About Me

My CV (pdf) is available here. Current_CV_Sept 27, 2012

I graduated with a BA and honors from Ohio Wesleyan University in the International Studies Program. I completed my dissertation: Transnational Networks and the Promotion of Conservationist Norms in Developing Countries at the University of Massachusetts, Amherst in the Department of Political Science.

My dissertation examined the role that epistemic communities, or networks of scientists sharing an epistemology and rationale for action, play in influencing environmental governance in developing countries.  I tested the impact of market liberalism on the way in which epistemic communities frame their arguments to policymakers and environmental managers.  My field research was funded by the NSF Division of Social and Economic Sciences, and carried out in Jamaica, Mexico and Egypt.  In these three countries, I studied biodiversity management projects carried out pursuant to the Convention on Biological Diversity. My research was carried out using qualitative research methods, developed in part at the 2006 Consortium of Qualitative Research Methods in Tempe, AZ.    In 2012, my dissertation won the Virginia M Walsh award for best dissertation in science, technology, and environmental politics.

I have presented papers based on my research at interdisciplinary conferences and been published in an edited volume examining environmental vulnerability in the Caribbean and in the November 2013 issue of Global Environmental Politics.  Most recently, at the 2014 Annual Conference of the International Studies Association, I presented “Nature’s Meanings: A Critical Approach to Effective Regime Design,” a working paper exploring how changing norms affect how different actors interpret regime effectiveness. In 2015, I hope to attend the ISA Annual Conference to present a paper on biodiversity governance in the Yucatán Peninsula.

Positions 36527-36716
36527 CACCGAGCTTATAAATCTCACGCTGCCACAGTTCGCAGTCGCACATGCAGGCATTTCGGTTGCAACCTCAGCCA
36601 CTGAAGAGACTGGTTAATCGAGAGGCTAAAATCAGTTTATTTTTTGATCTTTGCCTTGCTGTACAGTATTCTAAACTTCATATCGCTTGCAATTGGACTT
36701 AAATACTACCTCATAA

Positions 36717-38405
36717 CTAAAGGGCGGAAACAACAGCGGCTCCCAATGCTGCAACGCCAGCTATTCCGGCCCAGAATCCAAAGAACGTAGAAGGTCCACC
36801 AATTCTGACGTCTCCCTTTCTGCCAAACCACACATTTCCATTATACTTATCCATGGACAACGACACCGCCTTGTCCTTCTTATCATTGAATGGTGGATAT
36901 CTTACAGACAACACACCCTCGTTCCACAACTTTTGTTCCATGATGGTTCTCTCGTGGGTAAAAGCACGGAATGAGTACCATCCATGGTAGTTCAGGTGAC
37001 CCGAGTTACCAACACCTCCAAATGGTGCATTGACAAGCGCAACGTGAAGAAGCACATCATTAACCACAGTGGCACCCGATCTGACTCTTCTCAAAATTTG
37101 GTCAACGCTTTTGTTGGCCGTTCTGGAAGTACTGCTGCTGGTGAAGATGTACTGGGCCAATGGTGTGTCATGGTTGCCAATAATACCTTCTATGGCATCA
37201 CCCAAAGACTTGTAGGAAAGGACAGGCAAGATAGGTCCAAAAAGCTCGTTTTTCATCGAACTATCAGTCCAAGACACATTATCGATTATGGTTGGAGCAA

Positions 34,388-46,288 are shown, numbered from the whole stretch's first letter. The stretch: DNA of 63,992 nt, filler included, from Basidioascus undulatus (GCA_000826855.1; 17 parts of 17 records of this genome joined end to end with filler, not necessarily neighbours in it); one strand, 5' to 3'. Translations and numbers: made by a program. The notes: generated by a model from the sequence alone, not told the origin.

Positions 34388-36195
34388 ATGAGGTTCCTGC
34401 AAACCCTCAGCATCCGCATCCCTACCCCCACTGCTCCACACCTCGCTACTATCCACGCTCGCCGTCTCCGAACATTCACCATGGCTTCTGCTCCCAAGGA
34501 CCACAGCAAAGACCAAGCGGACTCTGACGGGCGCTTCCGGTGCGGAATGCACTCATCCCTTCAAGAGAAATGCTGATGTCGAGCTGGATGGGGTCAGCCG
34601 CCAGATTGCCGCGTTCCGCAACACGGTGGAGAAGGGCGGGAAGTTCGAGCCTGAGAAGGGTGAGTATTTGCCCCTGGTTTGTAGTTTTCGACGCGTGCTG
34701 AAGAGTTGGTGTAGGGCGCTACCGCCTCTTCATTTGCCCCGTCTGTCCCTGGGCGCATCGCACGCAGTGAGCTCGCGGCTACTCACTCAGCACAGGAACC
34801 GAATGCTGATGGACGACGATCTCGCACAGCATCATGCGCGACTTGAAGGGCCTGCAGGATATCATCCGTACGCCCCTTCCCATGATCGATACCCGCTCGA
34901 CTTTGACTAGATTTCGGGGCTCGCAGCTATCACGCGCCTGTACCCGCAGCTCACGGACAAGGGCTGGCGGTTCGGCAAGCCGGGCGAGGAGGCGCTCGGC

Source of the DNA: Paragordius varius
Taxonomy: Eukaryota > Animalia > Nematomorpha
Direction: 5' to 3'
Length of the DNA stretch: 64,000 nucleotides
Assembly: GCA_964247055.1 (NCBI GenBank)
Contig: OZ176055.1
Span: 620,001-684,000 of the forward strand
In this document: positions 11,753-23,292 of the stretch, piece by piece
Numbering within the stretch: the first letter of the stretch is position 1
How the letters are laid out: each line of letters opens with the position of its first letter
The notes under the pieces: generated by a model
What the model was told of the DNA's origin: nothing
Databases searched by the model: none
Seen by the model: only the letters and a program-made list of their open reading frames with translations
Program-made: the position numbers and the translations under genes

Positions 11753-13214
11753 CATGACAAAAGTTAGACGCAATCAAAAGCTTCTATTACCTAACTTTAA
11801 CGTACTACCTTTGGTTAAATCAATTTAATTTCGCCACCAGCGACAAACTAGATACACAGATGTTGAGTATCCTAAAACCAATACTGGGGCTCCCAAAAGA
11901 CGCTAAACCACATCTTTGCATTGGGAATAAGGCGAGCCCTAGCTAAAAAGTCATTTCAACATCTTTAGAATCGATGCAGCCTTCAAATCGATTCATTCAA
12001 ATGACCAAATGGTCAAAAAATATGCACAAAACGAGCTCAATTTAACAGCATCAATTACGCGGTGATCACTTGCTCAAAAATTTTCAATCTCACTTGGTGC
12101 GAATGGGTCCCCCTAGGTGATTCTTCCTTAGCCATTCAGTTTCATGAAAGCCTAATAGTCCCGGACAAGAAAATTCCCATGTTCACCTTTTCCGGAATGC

This year, I am offering Introduction to International Relations, International Environmental Politics, Protest Music in Comparative Perspective, Globalization, and a seminar on Global Environmental Justice.  I have also offered a course on Gender in International Relations.  In addition to environmental policy and politics, my research and teaching interests include: Comparative Political Economy, Politics in Latin America and the Caribbean, Middle Eastern Politics.  Due to my interests, my research and classes at Middlebury College can be counted towards majors in Political Science, International Studies, Environmental Studies, and International Political Economy.